Students get glimpse of life outside the box
By ELIZABETH DYER Homeroom
Published May 4, 2007
PALMA CEIA - Take some advice from 11-year-old Kathryn Jeffries who, with her classmates at Roosevelt Elementary, turned off her TV for a week.
"You don't have to sit there and be totally zoned out, " she says.
Instead of watching a couple of shows a day, Kathryn read a book during TV-Turnoff Week.
"It's convinced me to not watch so much, " she said.
The idea behind the national campaign is to get people thinking outside the box.
Whether that be a TV, computer or video game, said Robert Kesten, executive director for Center for SCREEN-TIME Awareness in Washington, D.C.
"On average, we watch 4 1/2 hours a day and at least another three hours on computers, " he said.
Kesten embraces technology. But he says there are drawbacks.
"These tools have started to take over our lives, " he said. "People are sitting or lying instead of doing."
Not the kids in Jessica Petterkin's fifth-grade class.
She used the campaign to teach persuasive writing: Her students wrote essays for or against TV viewing.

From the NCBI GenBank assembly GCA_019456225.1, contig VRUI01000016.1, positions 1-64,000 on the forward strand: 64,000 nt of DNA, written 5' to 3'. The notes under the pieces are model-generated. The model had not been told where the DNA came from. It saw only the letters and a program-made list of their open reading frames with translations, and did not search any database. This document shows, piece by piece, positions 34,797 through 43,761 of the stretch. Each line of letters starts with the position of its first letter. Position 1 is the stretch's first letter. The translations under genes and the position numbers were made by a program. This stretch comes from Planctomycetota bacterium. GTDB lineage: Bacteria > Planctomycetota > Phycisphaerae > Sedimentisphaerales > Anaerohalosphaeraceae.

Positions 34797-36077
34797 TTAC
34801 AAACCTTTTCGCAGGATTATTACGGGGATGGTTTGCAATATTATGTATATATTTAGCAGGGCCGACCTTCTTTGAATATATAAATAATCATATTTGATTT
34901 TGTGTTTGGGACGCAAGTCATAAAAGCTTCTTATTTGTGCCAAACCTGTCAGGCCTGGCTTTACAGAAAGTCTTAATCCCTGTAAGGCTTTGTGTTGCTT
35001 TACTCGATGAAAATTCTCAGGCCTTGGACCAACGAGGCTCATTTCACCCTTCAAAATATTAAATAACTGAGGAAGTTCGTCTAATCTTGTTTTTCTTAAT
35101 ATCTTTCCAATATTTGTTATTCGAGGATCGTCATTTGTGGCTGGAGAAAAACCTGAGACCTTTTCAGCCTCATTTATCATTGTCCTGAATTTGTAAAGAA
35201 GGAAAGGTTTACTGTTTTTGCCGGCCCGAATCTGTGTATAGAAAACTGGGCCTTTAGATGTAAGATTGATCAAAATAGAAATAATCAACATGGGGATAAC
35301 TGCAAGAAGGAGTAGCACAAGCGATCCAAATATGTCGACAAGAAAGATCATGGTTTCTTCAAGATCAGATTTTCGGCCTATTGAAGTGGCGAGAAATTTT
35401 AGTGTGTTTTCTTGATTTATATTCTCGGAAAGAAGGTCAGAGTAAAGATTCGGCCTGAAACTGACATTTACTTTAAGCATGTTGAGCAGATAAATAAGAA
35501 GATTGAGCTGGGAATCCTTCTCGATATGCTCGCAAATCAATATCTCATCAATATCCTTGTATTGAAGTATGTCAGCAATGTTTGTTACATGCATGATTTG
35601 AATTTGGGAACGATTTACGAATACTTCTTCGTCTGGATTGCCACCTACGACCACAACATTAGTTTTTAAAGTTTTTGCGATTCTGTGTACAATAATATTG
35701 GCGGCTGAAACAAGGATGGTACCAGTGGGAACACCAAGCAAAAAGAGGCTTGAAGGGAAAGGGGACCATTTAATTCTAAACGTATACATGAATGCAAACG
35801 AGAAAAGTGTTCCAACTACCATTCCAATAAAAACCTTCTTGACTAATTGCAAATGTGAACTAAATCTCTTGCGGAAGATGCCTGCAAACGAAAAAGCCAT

Most turned them off.
And the weather cooperated. Brice Antinori hung out with her dad at the Palma Ceia Little League field, forfeiting episodes of The Suite Life of Zack and Cody.
But she TiVo'd American Idol. The reality show was the biggest snare for the fifth-graders.
"Some fell off the wagon over it, " said Petterkin, who admits to using the TV to unwind. She missed watching Grey's Anatomy and Lost.
Some students planned parties to watch the recorded Idol episode as soon as the week was up.
Everyone read more, Petterkin said.
Kira Zagore listened to her iPod and kicked her soccer ball against her house for three hours a day, until its seams unraveled.
"It's about to pop, " Kira said.
For Carter Flynn, it hasn't been all that hard, she said. But then, her mom had only allowed her one show a week on school days even before no-TV week. Her choice? American Idol.
I grew up in a home like Carter's. One special night a week, I'd watch The Waltons or Little House on the Prairie.
Research shows that too much TV can cause weight gain and attention problems.
And sometimes kids soak up the wrong messages, which can lead to skewed thinking or aggressive behavior.
Who's responsible for what our kids watch?
Parents, said President Bush in a 2005 C-SPAN interview.
"As a free-speech advocate, I often told parents who were complaining about content, you're the first line of responsibility; they put an off button (on) the TV for a reason. Turn it off."
I agree. And I think it's time to take a break from staring into my computer screen.